Depression in Older Adults

By Brenda Jones, E-MDT Coordinator at Elder Law of Michigan

Depression affects millions of adults 65 years and older, reports the National Alliance on Mental Health (NAMI), but the National Institute on Aging (NIA) clarifies it is not a normal part of aging. Depression is more than just feeling sad, it affects how you think, sleep, eat, and work. As we age, important life changes occur, like the loss of a loved one/friend, adjustments in financial security due to retirement, serious illness, loss of independence, and social isolation (loss of social connections tied to work). These changes can leave seniors feeling sad or anxious.

Many seniors recover their emotional balance after a period of adjustment, but for some depression becomes persistent. The NIA states depression in older adults may be difficult to diagnose because their symptoms don’t present the same as in younger individuals. In their Depression Fact Sheet, NAMI explains how depression in older adults may be mistaken for signs of dementia, Alzheimer’s, arthritis, or various other clinical maladies. Some seniors may be reluctant to acknowledge that they have persistent feelings of severe sadness.

In order to address the issues of depression in older adults we must be able to recognize it. An article by the National Institute of Health, Depression and Older Adults, lists some of the most common persistent symptoms of depression:

  • Sadness, anxiety or apathy (emptiness)
  • Feeling hopeless, guilty, worthless or helpless
  • Decreased energy, fatigue
  • Eating more or less than normal
  • Memory problems, confusion
  • Vague complaints of pain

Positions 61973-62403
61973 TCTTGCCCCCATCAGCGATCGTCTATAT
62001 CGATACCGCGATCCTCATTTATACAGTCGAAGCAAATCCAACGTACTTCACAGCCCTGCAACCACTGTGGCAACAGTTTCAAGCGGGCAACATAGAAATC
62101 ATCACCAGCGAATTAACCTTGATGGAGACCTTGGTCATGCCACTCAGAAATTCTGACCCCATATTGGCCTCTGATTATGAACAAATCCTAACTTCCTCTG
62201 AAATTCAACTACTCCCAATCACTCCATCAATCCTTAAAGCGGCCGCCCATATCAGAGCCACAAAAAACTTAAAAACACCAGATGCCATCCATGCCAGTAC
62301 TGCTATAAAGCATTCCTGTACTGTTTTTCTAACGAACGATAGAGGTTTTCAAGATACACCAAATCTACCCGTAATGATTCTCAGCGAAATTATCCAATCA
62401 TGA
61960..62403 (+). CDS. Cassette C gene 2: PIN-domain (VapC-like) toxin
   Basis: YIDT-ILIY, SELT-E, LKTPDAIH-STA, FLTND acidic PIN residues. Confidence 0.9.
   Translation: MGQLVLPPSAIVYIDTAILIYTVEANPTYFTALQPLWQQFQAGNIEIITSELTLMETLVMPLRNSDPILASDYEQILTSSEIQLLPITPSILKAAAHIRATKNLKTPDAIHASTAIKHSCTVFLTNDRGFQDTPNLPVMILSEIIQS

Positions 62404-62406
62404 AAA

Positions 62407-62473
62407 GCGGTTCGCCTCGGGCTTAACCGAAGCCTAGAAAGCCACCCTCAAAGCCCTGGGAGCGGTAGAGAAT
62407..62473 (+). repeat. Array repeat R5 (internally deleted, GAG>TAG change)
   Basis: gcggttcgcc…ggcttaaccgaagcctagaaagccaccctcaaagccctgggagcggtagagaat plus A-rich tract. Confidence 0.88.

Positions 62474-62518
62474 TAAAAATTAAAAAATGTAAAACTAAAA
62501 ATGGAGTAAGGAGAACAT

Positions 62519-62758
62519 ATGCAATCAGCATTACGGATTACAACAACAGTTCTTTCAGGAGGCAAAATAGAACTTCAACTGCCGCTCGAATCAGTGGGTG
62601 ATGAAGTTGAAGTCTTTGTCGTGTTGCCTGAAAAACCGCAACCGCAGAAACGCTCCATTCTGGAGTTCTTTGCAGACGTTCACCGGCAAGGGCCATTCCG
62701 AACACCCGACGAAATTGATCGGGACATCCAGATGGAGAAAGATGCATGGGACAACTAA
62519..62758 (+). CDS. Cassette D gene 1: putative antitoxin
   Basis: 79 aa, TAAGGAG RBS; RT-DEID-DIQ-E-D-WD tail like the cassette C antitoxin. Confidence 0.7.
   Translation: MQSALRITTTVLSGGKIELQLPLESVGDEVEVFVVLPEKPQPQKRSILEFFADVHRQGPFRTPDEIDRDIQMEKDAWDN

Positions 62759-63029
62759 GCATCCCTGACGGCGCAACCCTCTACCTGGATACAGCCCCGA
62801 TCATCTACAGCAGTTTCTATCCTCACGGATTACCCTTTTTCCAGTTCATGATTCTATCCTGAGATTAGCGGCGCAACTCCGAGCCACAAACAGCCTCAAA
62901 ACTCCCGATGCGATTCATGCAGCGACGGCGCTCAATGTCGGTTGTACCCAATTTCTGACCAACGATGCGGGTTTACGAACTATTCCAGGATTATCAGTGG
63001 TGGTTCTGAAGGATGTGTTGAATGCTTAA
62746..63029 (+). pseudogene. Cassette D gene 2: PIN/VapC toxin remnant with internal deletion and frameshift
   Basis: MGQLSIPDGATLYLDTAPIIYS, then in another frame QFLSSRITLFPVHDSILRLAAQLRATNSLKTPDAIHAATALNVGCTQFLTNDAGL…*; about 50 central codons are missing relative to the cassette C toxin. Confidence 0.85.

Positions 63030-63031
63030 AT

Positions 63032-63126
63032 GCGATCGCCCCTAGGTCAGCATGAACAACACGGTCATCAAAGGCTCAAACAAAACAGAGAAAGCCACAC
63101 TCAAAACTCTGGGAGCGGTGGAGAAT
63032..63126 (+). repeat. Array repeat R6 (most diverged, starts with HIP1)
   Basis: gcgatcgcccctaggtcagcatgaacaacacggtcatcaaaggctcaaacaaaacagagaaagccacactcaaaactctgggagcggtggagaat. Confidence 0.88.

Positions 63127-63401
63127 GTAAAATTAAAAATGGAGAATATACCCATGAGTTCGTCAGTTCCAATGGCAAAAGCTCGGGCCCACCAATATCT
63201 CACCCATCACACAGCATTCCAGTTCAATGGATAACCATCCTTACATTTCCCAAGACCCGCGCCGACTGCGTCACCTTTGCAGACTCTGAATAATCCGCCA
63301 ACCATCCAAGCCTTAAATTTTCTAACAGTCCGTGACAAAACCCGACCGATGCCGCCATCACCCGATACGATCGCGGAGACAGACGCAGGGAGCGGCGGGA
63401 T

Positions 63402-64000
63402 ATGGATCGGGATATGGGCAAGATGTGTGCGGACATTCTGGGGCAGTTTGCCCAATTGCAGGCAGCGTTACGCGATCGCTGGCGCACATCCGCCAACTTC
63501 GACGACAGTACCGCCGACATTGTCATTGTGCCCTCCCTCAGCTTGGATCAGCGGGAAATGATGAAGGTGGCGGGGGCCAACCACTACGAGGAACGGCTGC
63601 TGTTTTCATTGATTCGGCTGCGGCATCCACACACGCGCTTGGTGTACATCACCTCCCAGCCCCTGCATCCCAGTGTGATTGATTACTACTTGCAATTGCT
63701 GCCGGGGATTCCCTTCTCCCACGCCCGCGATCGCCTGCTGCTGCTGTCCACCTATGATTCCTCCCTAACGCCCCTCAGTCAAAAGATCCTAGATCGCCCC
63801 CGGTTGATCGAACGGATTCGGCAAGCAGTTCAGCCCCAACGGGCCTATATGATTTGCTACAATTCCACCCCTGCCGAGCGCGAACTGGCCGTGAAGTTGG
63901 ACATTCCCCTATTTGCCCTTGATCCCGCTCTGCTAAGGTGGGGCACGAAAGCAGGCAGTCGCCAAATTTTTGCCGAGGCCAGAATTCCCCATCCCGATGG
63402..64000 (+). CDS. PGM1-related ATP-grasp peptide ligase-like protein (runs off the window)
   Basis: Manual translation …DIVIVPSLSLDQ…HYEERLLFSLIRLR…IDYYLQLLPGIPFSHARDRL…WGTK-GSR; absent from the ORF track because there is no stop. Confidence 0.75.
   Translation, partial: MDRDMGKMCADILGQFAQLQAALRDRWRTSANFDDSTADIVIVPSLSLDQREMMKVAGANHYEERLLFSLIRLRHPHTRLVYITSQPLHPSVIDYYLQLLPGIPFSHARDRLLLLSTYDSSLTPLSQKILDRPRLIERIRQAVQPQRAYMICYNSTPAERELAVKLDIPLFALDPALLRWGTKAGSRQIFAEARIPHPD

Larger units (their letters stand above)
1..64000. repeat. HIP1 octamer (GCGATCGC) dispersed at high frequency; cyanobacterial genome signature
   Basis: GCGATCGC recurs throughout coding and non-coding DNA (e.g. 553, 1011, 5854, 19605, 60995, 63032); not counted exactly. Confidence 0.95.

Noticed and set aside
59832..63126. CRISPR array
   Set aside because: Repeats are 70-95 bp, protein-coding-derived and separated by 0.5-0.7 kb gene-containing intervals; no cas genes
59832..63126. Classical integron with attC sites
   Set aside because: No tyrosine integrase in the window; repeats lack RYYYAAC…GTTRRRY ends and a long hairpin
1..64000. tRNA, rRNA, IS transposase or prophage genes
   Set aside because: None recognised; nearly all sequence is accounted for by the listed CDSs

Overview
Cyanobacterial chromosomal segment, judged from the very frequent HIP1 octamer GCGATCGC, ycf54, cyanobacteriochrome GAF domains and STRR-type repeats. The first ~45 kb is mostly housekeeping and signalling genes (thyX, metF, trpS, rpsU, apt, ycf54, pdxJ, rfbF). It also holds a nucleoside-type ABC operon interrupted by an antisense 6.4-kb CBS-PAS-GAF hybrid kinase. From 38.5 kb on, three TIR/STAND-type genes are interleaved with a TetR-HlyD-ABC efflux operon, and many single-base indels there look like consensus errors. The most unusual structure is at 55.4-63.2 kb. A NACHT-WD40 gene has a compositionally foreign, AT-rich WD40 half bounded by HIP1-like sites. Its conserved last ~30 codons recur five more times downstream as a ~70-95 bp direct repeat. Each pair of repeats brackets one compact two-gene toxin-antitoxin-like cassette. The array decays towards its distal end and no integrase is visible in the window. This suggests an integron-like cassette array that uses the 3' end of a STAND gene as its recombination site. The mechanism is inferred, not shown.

• Delusions, hallucinations
  • Difficulty making decisions
  • Insomnia or oversleeping
  • Neglecting personal hygiene

Feeling engaged is an important part of overcoming depression reports HelpGuide. Instead of focusing on the things you have lost, try to focus on the abilities, loved ones, etc. that you still have. HelpGuide highlights that the human brain continues to evolve throughout our lifespan. They discuss how learning new skills, changing your lifestyle, or trying new activities can help you recover from a period of depression. Here are some suggestions from HelpGuide to keep you engaged.

  • Learn something new- take a class, pick up a new hobby
  • Develop new social networks- get involved in a community center, senior group
  • Travel- tour groups, day trips with friends
  • Adopt healthier habits (eating, sleeping, exercise)
  • Stay connected with family, friends (social media, e-mail, phone)
  • Volunteer- helping others is one of the best ways to feel better about yourself and extend your social networks in the process. Check out this list of organizations with great volunteer opportunities.

There are things you can do to minimize the risk and effects of depression. Small steps can make a big difference in how you feel. If you or a loved one is suffering from persistent depression, know when to seek professional help. Feeling better takes time, but it can happen. If you would like to learn more check out the National Institute of Mental Health (NIMH) or call 1-866-615-6464, or 1-866-415-8051 TTY. If you are thinking of harming yourself, please talk to someone! You can speak with someone at any time through the National Suicide Prevention Lifeline 1-800 273-8255, or 1-800-799-4889 TTY.

Brenda Jones is an Enhanced Multidisciplinary Team (E-MDT) Coordinator at Elder Law of Michigan and has been a member of the Elder Law of Michigan team since December 2019. As an E-MDT Coordinator at Elder Law of Michigan, Brenda works to develop an enhanced team of specialists and community members to address the issues of elder abuse/financial exploitation in the rural communities of Chippewa, Luce, and Mackinac counties in the Eastern Upper Peninsula of Michigan.